What you see now in Pittsburgh, of course, is we're heavy into healthcare, robotics, tech and so on. Our program is changing as such. Not only have we changed the type of person that we're serving, but also we've morphed to meet the technology inside of higher education.
We did not go fully remote because we believe in the in-person experience. What we know from our alumni is that's the strongest thing you get from your cohort. We have four cohorts running most months, and we deliberately put them together so they get to know each other. That’s about 80 people, and the 25 or or 30 in your cohort, you get to know really well. So it's really about that cohort. While we look forward and embrace the technology and the change in higher education, we actually also believe in the in-person experience and the power of your network.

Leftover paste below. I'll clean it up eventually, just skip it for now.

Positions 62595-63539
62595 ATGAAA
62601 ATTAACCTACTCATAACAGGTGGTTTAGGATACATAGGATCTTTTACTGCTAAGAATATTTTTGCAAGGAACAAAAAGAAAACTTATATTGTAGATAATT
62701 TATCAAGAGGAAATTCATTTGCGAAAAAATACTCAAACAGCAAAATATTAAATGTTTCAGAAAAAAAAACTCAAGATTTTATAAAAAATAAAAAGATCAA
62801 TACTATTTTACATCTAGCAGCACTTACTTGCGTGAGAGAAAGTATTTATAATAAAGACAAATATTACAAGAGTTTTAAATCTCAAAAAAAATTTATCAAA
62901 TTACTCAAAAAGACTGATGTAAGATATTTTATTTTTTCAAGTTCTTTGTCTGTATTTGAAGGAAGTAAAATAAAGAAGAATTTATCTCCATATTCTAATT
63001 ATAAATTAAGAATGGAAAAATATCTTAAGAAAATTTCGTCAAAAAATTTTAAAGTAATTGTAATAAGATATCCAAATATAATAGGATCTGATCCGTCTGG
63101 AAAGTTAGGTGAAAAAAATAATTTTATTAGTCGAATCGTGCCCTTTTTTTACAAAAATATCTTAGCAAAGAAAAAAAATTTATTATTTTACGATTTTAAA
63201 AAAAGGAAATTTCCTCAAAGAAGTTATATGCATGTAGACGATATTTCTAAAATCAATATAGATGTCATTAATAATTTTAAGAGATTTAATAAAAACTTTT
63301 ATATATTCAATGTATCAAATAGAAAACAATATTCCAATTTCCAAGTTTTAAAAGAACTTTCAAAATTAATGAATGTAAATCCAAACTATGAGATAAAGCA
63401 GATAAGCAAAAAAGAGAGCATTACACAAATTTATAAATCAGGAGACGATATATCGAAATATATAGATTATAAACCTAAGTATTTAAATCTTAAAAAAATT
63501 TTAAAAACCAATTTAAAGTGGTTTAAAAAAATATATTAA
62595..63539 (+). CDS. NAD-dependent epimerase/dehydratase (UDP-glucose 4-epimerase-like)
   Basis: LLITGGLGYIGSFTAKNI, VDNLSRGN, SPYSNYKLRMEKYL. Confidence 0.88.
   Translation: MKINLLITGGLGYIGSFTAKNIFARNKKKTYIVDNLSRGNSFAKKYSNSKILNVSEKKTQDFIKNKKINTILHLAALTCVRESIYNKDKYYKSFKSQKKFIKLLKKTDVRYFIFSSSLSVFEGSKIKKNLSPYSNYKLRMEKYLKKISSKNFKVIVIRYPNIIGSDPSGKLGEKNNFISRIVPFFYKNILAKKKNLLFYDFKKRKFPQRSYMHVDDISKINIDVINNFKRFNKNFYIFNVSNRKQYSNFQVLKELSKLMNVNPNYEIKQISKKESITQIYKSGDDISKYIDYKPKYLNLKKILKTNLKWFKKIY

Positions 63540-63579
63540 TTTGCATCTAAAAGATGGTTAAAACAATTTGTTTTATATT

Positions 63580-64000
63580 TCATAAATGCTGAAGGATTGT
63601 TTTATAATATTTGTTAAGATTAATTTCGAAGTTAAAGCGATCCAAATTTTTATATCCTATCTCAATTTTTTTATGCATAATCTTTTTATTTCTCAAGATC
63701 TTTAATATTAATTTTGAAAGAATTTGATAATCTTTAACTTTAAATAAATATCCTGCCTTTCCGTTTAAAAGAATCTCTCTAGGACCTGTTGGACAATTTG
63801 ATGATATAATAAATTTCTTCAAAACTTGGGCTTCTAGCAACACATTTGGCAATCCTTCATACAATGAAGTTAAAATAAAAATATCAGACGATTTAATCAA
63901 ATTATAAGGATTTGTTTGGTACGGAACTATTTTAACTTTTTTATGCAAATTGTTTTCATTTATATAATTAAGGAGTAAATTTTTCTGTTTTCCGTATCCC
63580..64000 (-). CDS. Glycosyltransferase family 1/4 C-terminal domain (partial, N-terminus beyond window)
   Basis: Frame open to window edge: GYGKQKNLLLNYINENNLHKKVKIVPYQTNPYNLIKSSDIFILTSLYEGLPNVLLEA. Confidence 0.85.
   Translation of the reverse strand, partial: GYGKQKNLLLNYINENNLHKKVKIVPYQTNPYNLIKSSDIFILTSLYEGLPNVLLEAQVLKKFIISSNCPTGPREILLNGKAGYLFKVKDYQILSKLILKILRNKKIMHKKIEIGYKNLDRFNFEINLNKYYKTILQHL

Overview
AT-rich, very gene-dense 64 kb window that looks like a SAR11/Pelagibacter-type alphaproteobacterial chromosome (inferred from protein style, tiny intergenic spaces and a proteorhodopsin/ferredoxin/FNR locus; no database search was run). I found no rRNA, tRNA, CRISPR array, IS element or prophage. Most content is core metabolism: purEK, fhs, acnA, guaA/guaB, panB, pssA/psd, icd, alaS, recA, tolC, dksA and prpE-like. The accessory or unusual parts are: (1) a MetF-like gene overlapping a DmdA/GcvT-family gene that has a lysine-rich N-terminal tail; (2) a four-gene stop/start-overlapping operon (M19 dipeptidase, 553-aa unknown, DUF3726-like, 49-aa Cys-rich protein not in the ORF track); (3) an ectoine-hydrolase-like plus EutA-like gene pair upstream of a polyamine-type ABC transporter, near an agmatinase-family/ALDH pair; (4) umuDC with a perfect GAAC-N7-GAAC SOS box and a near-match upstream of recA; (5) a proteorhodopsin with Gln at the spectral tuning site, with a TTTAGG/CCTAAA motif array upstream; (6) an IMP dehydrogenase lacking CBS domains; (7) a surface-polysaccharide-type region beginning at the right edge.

Give us a brief overview of the EMBA programs at Katz.
Sara Moeller: Both our Executive MBA and Executive MBA in Healthcare are basically the same in terms of structure, design, etc. The real key is, when we're talking about business in a context such as healthcare, we have a few unique classes. We talk about health economics, we talk about insurance, for example. We add some of that unique knowledge that is within the healthcare space.
Remember, healthcare is not just clinical care. We have a lot of people in life sciences. We have a lot of people in new technology who are bringing on apps or they're building new physical solutions to problems. We have a Life Sciences Institute here in town, so a lot of startup funding comes along with those. I, for instance, am the finance faculty in this class. When I talk about finance, I make sure to contextualize it into life sciences and relevant fields.